SLU tests new new vaccines

As the threat of bioterrorism remains on the minds of many U.S.
citizens, Saint Louis University is participating in a new study
that will test a next generation smallpox vaccine.

The only institution participating in the trial, the SLU Center
for Vaccine Development will be testing the effectiveness of two
new smallpox vaccines that would replace the former vaccine,
Dryvax.

“The government is concerned about the release of smallpox into
the environment as a method of bioterrorism, said Dr. Sharon Frey,
principle investigator for the study and associate professor of
Internal Medicine in the Division of Infectious Diseases.

According to Frey, there is a limited supply of Dryvax because
it has not been produced in a number of years. Therefore, there has
been a push to look for newer products.

The new vaccines were created in a more modern way, Frey said.
They are very similar to the old vaccine, except that they are
created using cell cultivation, instead of the method used for
Dryvax.

“Hopefully they will be easier to do and control,” Frey said,
“and a cleaner process with less complications.”

The former vaccine was first discovered in 1796 when British
physicist Edward Jenner noticed that milkmaids who contracted
cowpox were never infected with the more severe smallpox. He then
experimented with an 8-year-old boy by first infecting him with
cowpox and then subjecting him to the smallpox virus. The boy never
developed the disease.

To create the vaccine, fluid was taken from live calves
deliberately infected with the virus. The pustules were scraped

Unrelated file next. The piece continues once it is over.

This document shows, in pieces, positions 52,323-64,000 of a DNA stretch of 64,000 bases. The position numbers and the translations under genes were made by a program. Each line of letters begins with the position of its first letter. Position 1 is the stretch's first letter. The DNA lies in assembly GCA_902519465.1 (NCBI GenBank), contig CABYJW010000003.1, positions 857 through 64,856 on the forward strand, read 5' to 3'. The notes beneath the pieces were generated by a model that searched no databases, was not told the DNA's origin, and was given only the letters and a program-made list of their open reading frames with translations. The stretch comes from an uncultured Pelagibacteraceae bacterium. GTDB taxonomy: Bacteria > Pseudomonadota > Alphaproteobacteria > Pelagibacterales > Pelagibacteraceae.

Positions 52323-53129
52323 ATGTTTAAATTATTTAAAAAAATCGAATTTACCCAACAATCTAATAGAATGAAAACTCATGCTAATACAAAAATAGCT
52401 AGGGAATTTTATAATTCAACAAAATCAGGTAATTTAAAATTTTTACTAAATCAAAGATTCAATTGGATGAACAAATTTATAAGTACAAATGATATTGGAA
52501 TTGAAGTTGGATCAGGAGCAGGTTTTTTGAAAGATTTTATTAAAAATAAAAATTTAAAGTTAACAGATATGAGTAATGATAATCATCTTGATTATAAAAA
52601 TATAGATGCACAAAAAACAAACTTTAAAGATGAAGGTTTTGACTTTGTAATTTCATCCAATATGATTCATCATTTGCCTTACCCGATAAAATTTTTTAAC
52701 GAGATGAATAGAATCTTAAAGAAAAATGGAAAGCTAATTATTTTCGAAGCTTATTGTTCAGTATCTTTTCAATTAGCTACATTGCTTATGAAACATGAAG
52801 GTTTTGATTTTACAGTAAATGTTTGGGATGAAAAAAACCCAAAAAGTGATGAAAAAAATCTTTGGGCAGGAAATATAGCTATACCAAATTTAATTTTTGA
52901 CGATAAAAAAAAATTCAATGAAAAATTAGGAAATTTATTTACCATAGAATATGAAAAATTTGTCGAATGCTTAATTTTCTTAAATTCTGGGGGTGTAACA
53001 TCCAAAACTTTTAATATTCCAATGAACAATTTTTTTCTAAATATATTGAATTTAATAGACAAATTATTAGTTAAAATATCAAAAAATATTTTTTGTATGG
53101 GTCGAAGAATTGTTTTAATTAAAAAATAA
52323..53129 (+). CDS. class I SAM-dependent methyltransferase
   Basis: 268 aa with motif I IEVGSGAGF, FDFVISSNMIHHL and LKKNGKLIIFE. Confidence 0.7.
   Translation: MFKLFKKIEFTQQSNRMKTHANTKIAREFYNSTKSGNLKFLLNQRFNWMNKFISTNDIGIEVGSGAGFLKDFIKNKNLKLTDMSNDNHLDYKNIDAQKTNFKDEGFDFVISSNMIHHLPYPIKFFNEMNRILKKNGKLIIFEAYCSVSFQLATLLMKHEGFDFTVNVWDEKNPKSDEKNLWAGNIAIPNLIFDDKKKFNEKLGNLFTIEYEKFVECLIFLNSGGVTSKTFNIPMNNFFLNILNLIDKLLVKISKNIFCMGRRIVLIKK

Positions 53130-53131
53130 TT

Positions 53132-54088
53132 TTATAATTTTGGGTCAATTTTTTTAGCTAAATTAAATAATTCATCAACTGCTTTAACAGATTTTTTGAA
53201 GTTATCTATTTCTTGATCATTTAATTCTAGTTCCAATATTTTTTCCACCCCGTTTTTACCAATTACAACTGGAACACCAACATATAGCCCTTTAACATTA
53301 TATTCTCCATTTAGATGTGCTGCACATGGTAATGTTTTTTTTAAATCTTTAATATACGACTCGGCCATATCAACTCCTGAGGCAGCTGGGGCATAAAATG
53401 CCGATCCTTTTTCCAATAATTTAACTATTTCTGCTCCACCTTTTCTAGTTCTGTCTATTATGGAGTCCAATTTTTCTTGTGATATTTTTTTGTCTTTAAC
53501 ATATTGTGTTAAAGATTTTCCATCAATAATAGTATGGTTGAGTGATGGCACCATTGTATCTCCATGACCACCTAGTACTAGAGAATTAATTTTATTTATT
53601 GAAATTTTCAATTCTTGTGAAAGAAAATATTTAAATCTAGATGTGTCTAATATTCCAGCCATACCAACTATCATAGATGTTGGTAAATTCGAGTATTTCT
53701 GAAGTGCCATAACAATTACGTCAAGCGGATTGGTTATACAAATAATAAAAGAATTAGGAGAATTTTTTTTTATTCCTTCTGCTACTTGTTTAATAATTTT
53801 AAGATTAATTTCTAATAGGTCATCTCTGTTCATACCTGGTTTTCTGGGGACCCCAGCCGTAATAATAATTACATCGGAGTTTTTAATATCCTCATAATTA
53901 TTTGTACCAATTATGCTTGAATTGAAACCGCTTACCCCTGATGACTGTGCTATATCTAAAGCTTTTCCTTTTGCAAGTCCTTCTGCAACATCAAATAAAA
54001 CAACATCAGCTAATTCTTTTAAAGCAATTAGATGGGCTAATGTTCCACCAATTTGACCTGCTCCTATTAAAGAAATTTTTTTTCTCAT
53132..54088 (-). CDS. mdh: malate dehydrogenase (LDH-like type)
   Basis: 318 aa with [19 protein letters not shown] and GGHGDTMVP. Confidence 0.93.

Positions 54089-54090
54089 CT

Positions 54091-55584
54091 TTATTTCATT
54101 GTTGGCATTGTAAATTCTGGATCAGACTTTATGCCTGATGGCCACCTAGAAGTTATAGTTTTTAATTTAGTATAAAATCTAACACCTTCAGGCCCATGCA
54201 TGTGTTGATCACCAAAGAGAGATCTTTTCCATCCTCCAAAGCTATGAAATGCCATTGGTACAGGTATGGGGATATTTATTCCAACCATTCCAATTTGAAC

from the calves, and the fluids were freeze-dried, creating the
supply for Dryvax.

The new vaccines are manufactured by Acambis, Inc., which is
funding the study along with the Centers for Disease Control and
Prevention.

The study, which begins in one to two weeks, will include 90
adult volunteers who were vaccinated against smallpox prior to Jan.
1, 1977. Thirty volunteers will receive one of the new vaccines, 30
will receive the other vaccine and 30 will receive Dryvax.

SLU was selected as the study site because of its previous
experience with smallpox trials.

Volunteers must be in good health with no chronic illness, no
heart disease, no history of serious allergic reaction, no immune
system problems and no eczema or other significant skin conditions.
Potential volunteers who have significant contact with anyone who
has eczema, is pregnant or with a child less than 12 months of age
will be excluded.

For more information or to participate in the study, call the
Center for Vaccine Development at 1-866-788-3964.